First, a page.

American Diabetes Month: What You Need to Know

October 27, 2021
November is American Diabetes Month which provides an opportunity for individuals and communities to come together to learn more about the disease and ways to support loved ones and friends living with diabetes.

Although there are several different types of diabetes, Type 1 and Type 2 diabetes account for the majority of cases. As of 2020, it's estimated that Type 1 and Type 2 diabetes affects more than 26 million Americans in the United States. Prediabetes, or high blood glucose levels, a condition that often leads to diabetes type 2 without intervention, affects up to 88 million Americans over the age of 18.
Type 2 diabetes

The two main types of diabetes include type 1 and type 2 with distinctly different causes and management approaches for each type.


Type 2 is far more prevalent, accounting for up to 90 to 95 percent of total diabetes cases, according to the CDC, which has helpful information on diabetes. Type 2 diabetes is also more manageable.


Risk factors for developing type 2 diabetes include:

  • Family history of the disease
  • Excessive weight
  • Polycystic ovary syndrome
  • Inactive lifestyle
  • High blood pressure
  • History of gestational diabetes


Although cases of type 2 diabetes in children and young adults is increasing, the risk of developing the disease increases with age. Hispanics, Asian Americans, Blacks, and American Indiansalso have an increased risk of type 2 diabetes.


When the body fails to utilize insulin sufficiently, blood sugar levels are prevented from maintaining healthy levels. This condition leads to diabetes type 2, also called adult onset diabetes because it is most often diagnosed in people over the age of 40.

Some common symptoms of diabetes include:

  • Frequent urination
  • Excessive thirst
  • Blurry vision
  • Tingling in hands or feet
  • Fatigue
Type 1 diabetes
Type 1 diabetes, most often diagnosed in children and teenagers, causes the body to stop making insulin. There is no known preventative treatment for Diabetes Type 1 and individuals must take insulin daily to survive.

With type 1 diabetes, symptoms develop quickly with the onset of the disease. However, with type 2 diabetes symptoms may be vague and go unnoticed until later stages of the disease. An early diagnosis leads to a much better outcome. By maintaining a healthy diet and being active, the disease is much more manageable. It may even be prevented altogether.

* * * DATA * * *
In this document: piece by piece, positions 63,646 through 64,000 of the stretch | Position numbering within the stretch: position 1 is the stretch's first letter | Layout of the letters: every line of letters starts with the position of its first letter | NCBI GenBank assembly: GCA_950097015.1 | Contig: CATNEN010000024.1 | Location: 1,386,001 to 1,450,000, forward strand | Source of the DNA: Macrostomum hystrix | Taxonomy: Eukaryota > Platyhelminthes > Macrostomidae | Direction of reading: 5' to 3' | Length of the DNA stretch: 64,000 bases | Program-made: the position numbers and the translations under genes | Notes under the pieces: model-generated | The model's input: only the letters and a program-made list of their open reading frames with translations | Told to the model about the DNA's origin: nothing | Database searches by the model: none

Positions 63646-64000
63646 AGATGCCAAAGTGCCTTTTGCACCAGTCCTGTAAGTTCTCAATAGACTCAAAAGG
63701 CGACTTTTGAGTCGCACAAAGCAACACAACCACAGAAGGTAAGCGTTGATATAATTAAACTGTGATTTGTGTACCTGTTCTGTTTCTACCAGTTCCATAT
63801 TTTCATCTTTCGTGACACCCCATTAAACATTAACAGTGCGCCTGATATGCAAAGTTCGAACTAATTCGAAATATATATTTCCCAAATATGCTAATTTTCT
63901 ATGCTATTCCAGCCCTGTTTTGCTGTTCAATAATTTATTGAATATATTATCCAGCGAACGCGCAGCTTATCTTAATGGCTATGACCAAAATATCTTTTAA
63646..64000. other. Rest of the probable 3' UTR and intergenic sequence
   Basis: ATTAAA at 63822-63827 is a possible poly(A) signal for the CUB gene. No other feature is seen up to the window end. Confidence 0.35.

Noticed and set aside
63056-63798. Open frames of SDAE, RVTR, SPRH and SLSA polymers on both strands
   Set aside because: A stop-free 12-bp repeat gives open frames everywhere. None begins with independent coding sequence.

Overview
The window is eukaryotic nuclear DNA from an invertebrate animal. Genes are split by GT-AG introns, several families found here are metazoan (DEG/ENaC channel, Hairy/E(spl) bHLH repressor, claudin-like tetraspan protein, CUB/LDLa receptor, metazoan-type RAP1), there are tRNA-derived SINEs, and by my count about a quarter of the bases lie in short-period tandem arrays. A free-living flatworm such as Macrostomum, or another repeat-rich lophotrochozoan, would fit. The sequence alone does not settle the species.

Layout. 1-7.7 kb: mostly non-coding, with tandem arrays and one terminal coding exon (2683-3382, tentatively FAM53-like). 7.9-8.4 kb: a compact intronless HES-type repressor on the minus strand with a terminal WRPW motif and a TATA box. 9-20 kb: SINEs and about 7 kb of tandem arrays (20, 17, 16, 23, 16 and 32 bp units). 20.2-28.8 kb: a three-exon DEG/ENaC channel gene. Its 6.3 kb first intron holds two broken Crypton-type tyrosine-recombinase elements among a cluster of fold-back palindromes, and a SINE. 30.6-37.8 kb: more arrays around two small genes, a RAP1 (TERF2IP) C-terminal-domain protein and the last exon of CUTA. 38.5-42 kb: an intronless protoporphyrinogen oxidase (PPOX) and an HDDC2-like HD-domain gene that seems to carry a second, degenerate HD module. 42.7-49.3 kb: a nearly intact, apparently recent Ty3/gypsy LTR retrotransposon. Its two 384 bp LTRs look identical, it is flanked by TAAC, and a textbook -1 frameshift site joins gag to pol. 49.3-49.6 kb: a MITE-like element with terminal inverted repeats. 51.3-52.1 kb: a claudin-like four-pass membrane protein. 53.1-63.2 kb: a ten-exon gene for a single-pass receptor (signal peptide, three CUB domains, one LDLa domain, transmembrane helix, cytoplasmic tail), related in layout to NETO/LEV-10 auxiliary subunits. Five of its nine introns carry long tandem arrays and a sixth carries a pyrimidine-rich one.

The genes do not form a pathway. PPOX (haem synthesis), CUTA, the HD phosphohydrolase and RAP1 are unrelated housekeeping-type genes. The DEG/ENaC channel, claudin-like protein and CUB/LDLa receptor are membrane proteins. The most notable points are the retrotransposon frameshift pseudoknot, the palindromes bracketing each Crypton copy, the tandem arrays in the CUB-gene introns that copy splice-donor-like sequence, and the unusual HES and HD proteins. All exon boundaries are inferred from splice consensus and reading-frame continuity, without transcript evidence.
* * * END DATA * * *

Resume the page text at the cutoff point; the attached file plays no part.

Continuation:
Are you at risk for diabetes?
Despite extensive research, the exact cause of type 1 diabetes remains unknown, but several risk factors have been identified including some viral illnesses. A family history of diabetes type 1 involving a sibling or parent increases your risk for developing the disease. The presence of autoantibodies that damage the immune system also increases the risk of diabetes type 1.
How you can raise awareness this American Diabetes Month

Participating in American Diabetes Month provides an opportunity to learn more about new treatments and current issues that affect those living with diabetes and some of the difficulties they face. The staggering cost of insulin and supplies needed to manage diabetes, in addition to rising medical costs, means many people are unable to manage diabetes effectively. Here are a few ways you can advocate for diabetes awareness during American Diabetes Month.

  • Share information about American Diabetes Month on your social media accounts like Twitter, Facebook, and YouTube. You can encourage others to get tested, share their experiences and attend virtual and live events on Nov. 14.

  • Participate in a fundraiser sponsored by the American Diabetes Association or any other fundraiser supporting advocacy for diabetes. You can even start your own fundraiser in your local community. Walk-a-thons, church bazaars, and t-shirt sales sporting the blue circle diabetes logo are just a few ideas to raise funds.

  • Encourage your co-workers and local businesses in your community to become involved in diabetes advocacy. Distributing informational posters, flyers and stickers requires little effort but creates a huge impact to spread awareness.

  • Write to your local state representative and let them know about your concerns with the prohibitive cost of diabetes medications and treatment. Encourage your family, friends and fellow citizens to voice their concerns as well.